Moths, So Beautiful, So Short Lived

mothThe Polyphemus Moth (Antheraea polyphemus), is a member of the Saturniidae (giant silk moths) family.   This one was found resting in a potted fern on the patio.  I certainly hoped it was only resting, and would be up and flying again when night fell.  Sadly, it wasn’t.  Its very few days of life as a beautiful moth now passed.  We decided to leave it right where it is.  We won’t be pulling it out for a photo shoot.  This is the first large moth of this type I’ve seen.  Perhaps its presence is an invitation to come out of doors more in the night time hours to appreciate the beauty of the night.

 moth 002Its name is Greek.  It is named for the Polymephus Cyclops of mythology due to the “eye” spots on its wings.

This is a short lived creature who lives to mate.  Although they will eat over 80,000 times their own weight as a caterpillar, they aren’t able to eat at all once they emerge as an adult moth.

The female emits a pherome as soon as she emerges from the chrysalis which calls males to her from miles away.  She patiently waits near where she emerged until they find her, generally around midnight on the same day she leaves the chrysalis.  The mating goes on for several hours, and then she flies off to lay her eggs.

She and the males will both die in a few days because they are unable to eat or digest food.  They live off of food stored in their bodies from their days as a caterpillar, and then they die.

 moth 003
The eggs will hatch in about 10 days.  The eggs are generally laid on the leaves of host trees, and the preferred food of the caterpillars are leaves from hardwood trees such as oak, hickory, and maple.  Caterpillars emerging in late summer will spent winter in their chrysalis, emerging in late spring to begin the cycle again.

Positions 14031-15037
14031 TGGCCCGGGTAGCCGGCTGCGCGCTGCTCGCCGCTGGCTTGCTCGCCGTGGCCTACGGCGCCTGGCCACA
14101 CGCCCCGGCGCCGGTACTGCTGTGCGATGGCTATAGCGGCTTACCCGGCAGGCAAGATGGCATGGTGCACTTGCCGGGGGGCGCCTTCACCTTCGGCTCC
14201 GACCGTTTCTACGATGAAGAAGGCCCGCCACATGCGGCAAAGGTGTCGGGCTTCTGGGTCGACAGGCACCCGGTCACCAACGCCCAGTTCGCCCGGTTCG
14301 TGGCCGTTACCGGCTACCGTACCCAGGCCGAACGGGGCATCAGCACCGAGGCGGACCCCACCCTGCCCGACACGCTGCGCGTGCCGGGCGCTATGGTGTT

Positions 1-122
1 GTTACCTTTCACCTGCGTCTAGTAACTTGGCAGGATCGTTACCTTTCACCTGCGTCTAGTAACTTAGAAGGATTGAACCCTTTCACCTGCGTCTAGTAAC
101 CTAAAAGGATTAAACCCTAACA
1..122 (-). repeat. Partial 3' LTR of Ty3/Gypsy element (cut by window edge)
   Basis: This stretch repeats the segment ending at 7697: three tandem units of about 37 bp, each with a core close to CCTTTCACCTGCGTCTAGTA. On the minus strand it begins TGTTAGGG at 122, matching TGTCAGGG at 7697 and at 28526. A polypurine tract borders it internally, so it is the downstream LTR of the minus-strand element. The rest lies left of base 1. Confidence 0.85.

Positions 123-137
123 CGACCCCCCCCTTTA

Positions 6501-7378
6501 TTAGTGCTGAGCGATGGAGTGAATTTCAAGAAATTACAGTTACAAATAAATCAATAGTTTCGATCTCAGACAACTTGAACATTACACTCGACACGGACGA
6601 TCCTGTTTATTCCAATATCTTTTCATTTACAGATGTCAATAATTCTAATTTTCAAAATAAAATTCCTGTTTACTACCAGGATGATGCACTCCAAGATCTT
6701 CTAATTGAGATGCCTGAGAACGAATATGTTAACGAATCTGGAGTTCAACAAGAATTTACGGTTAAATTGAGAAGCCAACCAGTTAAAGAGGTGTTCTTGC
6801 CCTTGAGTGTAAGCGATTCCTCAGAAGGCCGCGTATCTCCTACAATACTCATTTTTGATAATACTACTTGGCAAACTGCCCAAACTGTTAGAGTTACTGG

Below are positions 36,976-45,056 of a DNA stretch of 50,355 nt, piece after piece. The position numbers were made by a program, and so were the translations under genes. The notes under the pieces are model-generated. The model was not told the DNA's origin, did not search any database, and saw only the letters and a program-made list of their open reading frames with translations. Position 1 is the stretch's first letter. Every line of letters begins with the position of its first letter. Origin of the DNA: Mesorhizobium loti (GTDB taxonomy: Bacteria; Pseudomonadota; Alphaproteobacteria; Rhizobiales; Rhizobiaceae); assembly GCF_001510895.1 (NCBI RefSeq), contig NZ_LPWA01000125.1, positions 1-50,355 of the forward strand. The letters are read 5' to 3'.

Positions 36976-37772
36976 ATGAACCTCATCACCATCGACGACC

Here is another beautiful moth which showed up this week and spent the day resting on a window screen.  This one is definitely still alive.  Its the first pink moth I ever remember seeing.


Dryocampa rubicunda, the Rosy Maple Moth.  The caterpillars prefer to feed on maple leaves.  This is another moth which mates the same night it leaves the chrysalis.  Again, the adults are unable to eat, and die soon after mating and laying eggs.

For more information, and better photos, please see:

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Lifelong teacher and gardener.

4 responses to “Moths, So Beautiful, So Short Lived

  1. elizabeth

    wow, am I ever ,impressed,grateful and completely interested in alll your knowledge, for living in a forest is very brave indeed…….so incredibly appreciative of people around the globe that still care for nature as it is inevitably diminishing(but doesn’t have to be ) … in addition as your zones and climate are completely different from where I live ,northern Ontario. I love reading about your endeavors , and just everyday life . I don’t live in a forest but I do invite it into my backyard ,I have a huge willow tree that im sure inhabits a small fortune of birds , and beside that a small meadow that I have thought about bringing life to??? ,it doesn’t belong to us but is abandoned????? as im also currently renting, I too along with my husband have made a lot of changes and have given a helping hand to the birds that live here in the huge blue spuces we have in front along with some feeders, and such. nice to have read some of your posts 2hrs worth lol and time has silently passed me,gotta go but ill be back.. ahe a wonderful day,my friend

    • So wonderful to hear from you, Elizabeth! We share a name as well as our love for the birds, trees, and all of nature. Where you live sounds so beautiful. I think it is very brave to live so far north where winters are harsh and summers brief 😉 Our home is in a forest, but it is a developed community with neighbors all around, if many out of sight on large lots. I share your appreciation for everyone around the globe who still care for nature and help our at risk species of plants and animals survive. Have you heard of “Guerrilla Gardening?” It is an international movement to reclaim lost spaces, whether in cities or the countryside. There are some books and articles available about Guerrilla Gardening which you might find interesting. Many caring people have taken the initiative to bring life and beauty back to unclaimed and uncared for land. It sounds like you and your husband may be joining them 😉 Thank you so very much for visiting Forest Garden today! I hope you will return, and appreciate you letting me know that you enjoyed reading from the site. Best wishes and giant hugs, WG (aka Elizabeth)

  2. Forest So Green

    I have never seen a pink moth. Interesting post. Annie

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